PIGMENTATION TREATMENT

Hyperpigmentation is a medical term used to describe darker patches of skin. These patches result from excess melanin production, which can be caused by everything from acne scars and sun damage to hormone fluctuations.

If you’re dealing with hyperpigmentation, know that you aren’t alone. Hyperpigmentation is a common skin condition, and there are a number of different treatment options available depending on severity, skin type, etc.

Keep reading to learn more about your options, including products you can try at home and what to expect from procedures:

SKIN LIGHTENING TREATMENT

Lightening creams are over-the-counter (OTC) treatments that work with select ingredients to help decrease pigmentation. They’re usually applied once or twice a day to help lighten the skin over time.

Common ingredients found in OTC lightening products include:

  • hydroquinone
  • licorice extract
  • N-acetylglucosamine
  • vitamin B-3 (niacinamide)

Lightening creams or gels work best for flat spots, such as melasma or age spots. They’re effective for patches of discoloration on most skin types.

OTC products are accessible (and sometimes more affordable) options for hyperpigmentation, but these can take longer than procedures.

 

FACE ACID

Face acids, or skin acids, work by exfoliating, or shedding, the top layer of your skin. Whenever you exfoliate your skin, new skin cells emerge to take the place of the old ones. The process helps even out your skin tone and makes it smoother overall. Some examples are the following:

  • alpha hydroxy acids, such as glycolic, lactic, citric, malic, or tartaric acid
  • azelaic acid
  • kojic acid
  • salicylic acid
  • vitamin C (in the form of l-ascorbic acid)

WHO SHOULD TRY THIS ?

Face acids work well for mild hyperpigmentation on fairer skin tones.

RETINOIDS

Derived from vitamin A, retinoids are among some of the oldest OTC skincare ingredients used. Their small molecular structure allows them to penetrate deep into the skin and treat the layers below your epidermis.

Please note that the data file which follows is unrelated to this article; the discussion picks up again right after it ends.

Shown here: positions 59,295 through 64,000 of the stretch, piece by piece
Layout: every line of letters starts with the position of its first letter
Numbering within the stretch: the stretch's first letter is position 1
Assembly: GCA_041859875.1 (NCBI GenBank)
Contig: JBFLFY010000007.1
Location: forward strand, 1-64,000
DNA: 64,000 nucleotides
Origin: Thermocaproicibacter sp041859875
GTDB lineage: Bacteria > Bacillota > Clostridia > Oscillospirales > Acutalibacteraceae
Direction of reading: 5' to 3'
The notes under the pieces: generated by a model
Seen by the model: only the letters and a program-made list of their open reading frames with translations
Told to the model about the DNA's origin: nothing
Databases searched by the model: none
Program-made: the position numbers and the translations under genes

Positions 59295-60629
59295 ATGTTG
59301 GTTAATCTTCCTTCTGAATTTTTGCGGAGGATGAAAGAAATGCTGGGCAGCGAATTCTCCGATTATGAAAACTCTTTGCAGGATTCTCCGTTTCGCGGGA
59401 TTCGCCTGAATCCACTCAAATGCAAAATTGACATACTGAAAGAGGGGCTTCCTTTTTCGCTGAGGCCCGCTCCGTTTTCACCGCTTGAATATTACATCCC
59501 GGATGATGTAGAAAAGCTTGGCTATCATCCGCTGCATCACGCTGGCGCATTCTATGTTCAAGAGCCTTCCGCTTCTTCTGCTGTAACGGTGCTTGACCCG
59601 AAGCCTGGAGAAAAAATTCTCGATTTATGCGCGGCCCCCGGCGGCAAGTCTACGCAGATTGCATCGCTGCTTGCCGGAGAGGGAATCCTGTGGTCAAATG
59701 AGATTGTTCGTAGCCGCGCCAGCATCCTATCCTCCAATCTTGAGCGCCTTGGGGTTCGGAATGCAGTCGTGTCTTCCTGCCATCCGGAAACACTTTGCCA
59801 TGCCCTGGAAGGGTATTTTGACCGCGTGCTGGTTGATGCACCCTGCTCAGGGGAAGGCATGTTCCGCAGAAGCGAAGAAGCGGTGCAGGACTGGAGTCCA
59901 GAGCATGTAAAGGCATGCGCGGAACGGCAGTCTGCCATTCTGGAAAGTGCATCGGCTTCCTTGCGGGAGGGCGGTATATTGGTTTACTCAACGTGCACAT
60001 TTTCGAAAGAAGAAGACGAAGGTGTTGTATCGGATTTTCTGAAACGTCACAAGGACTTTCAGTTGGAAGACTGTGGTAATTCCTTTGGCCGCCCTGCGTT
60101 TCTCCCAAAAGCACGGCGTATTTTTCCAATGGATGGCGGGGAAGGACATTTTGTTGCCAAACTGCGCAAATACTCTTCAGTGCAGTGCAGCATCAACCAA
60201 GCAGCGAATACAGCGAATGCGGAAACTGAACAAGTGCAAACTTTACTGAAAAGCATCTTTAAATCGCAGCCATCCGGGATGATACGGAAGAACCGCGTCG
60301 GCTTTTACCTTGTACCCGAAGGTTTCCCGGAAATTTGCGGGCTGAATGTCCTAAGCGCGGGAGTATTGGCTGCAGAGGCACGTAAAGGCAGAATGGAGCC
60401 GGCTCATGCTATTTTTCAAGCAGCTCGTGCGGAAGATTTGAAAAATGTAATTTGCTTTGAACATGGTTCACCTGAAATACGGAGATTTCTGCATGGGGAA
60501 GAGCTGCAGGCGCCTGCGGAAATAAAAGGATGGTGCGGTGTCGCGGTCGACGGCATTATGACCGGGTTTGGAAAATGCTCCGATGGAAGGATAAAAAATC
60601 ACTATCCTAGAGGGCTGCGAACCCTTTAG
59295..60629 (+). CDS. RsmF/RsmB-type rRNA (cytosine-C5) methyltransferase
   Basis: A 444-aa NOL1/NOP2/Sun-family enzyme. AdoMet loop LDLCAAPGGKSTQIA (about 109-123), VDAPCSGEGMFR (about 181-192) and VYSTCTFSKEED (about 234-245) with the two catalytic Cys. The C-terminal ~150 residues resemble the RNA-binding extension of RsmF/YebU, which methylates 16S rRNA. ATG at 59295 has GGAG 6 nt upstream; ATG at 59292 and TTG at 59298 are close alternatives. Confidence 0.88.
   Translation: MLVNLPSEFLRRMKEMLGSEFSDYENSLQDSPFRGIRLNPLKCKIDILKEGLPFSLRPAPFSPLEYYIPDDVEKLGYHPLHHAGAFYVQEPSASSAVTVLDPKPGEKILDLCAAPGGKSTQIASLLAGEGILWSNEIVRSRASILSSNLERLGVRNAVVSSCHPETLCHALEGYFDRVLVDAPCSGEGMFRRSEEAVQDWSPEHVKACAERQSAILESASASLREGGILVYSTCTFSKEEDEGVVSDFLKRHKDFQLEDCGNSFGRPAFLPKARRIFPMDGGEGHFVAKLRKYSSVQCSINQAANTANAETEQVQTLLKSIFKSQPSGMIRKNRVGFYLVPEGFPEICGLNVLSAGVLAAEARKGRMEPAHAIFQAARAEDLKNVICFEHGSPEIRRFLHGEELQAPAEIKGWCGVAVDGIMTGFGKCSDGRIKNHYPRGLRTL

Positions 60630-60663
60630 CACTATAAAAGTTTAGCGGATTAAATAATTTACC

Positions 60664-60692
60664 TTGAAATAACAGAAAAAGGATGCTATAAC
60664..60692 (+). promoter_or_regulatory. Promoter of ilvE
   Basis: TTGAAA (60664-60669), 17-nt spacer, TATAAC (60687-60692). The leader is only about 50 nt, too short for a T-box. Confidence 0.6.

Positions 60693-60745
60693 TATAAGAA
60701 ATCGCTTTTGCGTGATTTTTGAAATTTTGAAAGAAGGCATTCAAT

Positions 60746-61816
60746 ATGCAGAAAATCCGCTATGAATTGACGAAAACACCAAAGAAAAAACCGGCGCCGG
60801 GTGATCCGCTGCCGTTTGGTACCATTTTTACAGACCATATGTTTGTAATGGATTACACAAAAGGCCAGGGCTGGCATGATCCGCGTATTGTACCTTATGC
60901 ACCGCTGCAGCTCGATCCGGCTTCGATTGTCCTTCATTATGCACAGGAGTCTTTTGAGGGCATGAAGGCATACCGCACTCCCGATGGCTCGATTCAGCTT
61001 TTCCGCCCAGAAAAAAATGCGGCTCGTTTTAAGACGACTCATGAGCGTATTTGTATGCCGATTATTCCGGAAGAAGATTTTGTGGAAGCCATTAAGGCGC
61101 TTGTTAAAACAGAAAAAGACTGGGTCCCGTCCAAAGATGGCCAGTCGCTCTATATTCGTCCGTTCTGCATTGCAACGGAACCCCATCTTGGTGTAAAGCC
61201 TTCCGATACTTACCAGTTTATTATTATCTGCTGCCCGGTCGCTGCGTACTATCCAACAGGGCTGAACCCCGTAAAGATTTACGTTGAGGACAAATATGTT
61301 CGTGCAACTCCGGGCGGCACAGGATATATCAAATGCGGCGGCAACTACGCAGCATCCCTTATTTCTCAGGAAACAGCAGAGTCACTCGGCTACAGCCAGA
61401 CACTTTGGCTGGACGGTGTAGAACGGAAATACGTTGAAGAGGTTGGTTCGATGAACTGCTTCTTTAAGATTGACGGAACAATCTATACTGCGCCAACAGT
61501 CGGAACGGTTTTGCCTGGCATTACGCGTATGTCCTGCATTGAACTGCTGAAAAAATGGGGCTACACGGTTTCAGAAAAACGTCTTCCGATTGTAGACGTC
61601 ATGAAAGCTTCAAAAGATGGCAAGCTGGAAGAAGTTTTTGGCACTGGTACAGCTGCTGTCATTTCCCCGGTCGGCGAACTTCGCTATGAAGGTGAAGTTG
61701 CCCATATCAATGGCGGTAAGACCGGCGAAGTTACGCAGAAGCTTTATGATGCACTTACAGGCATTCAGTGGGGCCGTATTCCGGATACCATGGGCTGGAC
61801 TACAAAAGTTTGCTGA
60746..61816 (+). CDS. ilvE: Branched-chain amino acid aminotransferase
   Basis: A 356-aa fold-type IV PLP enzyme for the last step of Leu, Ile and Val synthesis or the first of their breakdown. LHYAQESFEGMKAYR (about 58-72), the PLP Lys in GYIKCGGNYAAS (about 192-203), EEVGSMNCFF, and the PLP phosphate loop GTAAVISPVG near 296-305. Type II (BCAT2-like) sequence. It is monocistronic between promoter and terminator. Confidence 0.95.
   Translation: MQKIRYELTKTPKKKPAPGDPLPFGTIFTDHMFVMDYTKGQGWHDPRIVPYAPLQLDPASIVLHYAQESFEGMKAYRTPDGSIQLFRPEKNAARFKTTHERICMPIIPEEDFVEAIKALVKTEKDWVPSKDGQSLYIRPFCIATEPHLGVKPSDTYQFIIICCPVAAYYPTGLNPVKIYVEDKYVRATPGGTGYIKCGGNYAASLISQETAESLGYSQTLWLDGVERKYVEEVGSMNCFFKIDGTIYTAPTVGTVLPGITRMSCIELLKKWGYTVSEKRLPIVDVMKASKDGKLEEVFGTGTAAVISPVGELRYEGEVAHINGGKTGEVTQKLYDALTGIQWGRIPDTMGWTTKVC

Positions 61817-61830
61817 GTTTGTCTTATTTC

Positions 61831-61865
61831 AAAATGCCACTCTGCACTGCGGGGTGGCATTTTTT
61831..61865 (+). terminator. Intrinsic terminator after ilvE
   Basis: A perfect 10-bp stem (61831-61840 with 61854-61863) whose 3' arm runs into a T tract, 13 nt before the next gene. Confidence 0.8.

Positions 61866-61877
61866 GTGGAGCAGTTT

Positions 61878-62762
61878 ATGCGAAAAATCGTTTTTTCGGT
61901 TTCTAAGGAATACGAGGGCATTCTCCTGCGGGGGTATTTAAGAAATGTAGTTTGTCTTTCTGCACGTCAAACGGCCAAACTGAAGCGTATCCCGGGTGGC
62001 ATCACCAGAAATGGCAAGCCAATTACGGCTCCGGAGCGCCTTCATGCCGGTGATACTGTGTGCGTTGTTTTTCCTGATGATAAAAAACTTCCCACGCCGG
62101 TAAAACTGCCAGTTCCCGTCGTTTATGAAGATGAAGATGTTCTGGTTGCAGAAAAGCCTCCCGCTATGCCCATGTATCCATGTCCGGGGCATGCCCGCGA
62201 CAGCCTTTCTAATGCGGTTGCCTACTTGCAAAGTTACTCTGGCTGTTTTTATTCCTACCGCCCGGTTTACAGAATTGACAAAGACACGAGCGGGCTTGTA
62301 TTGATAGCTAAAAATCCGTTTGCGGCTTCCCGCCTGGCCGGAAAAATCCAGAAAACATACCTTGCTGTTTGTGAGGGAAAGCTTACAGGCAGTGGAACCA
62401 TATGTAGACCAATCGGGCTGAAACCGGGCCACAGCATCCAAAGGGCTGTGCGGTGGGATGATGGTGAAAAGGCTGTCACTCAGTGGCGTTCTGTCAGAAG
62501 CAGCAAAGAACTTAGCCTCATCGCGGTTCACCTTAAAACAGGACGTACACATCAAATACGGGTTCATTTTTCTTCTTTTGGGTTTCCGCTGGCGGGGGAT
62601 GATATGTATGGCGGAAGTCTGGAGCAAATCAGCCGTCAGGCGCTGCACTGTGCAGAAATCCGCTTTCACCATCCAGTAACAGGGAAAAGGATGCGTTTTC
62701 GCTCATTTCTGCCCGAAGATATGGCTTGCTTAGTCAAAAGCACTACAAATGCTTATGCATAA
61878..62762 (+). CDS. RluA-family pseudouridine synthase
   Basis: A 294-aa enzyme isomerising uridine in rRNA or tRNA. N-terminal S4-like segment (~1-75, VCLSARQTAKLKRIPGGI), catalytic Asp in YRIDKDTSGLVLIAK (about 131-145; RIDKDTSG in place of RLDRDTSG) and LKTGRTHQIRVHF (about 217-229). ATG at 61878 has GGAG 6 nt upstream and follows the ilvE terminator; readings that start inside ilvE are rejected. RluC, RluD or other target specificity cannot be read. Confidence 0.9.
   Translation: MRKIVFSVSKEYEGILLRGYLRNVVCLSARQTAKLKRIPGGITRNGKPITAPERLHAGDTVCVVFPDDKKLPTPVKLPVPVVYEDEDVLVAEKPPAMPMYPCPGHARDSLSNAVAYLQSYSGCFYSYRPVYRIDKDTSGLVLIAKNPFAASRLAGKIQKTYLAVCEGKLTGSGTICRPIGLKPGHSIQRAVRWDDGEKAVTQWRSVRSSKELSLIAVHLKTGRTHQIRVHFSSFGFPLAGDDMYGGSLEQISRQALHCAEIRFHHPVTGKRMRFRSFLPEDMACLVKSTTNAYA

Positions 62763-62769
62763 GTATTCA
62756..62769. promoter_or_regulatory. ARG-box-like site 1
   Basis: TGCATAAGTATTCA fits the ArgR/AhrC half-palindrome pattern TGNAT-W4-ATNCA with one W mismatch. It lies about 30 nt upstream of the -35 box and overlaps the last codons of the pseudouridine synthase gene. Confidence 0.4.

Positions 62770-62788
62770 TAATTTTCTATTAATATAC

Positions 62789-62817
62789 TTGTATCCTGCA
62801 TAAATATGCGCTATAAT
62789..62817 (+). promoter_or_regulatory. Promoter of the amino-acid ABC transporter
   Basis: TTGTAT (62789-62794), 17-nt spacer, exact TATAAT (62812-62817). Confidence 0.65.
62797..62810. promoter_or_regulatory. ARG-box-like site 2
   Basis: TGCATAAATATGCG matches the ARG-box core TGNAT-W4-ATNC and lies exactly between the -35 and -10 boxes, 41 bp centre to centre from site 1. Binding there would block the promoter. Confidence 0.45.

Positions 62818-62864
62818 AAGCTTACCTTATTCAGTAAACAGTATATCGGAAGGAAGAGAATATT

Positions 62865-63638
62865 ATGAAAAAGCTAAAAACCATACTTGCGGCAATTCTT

WHO SHOULD TRY THIS ?

OTC retinoids may be safe for all skin tones, but you should double-check with your dermatologist if you have darker skin and plan on using these products long term.

It’s also important to note that retinoids are more often used to treat wrinkles than hyperpigmentation. This means that retinoids may not be the best first-line treatment.

CHEMICAL PEEL

chemical peel uses acids at stronger concentrations to treat the desired area of skin. They reduce the appearance of hyperpigmentation by removing the epidermis. Deeper versions may also penetrate the middle layer of your skin (dermis) to produce more dramatic results. Various peels are used depending on the depth of pigmentation & desired results.

If you’re out in the sun on a regular basis, chemical peels may not be the best treatment option for you. Chemical peels cause your skin to be more sensitive to the sun’s rays. If you don’t adequately apply sunscreen and use other UV protection, the sun may worsen your hyperpigmentation. You’ll need to take extra precautions for at least a couple of days after your last chemical peel.  Ideally, avoid outdoor activities a few days after the chemical peel procedure. 

WHO SHOULD TRY THIS ?

Chemical peels may work if you have:

They also work best for fairer skin tones, and they may provide faster results than face acid products.

LASER PEEL (SKIN RESURFACING)

A laser peel (resurfacing) treatment uses targeted beams of light to reduce hyperpigmentation.

There are two types of lasers: ablative and non-ablative. Ablative lasers are the most intense, and they involve removing layers of your skin. Non-ablative procedures, on the other hand, target the dermis to promote collagen growth and tightening effects.

Ablative lasers are stronger, but they may cause more side effects. Both destroy elements in your skin to ensure that new skin cells grow back tighter and more toned.

MICRODERMABRASION

Microdermabrasion is a procedure used to treat hyperpigmentation that affects the epidermis only (superficial scarring).

During the procedure, your dermatologist will use a handheld tool with a wire brush or other abrasive attachment. The tool is then swiped across your skin to rapidly — but gently — to remove the epidermis. You may need multiple sessions to achieve your ideal result.

WHO SHOULD TRY THIS ?

Microdermabrasion works best on superficial scars. It also works well for people with fairer skin.

  • No matter what treatment you ultimately choose, it’s important to protect your skin from further sun damage and hyperpigmentation. Wearing sunscreen every day is a must. You should apply sunscreen every morning — even when it’s cloudy! — and reapply as needed throughout the day. Be sure to use a sunscreen with SPF 30 or higher.
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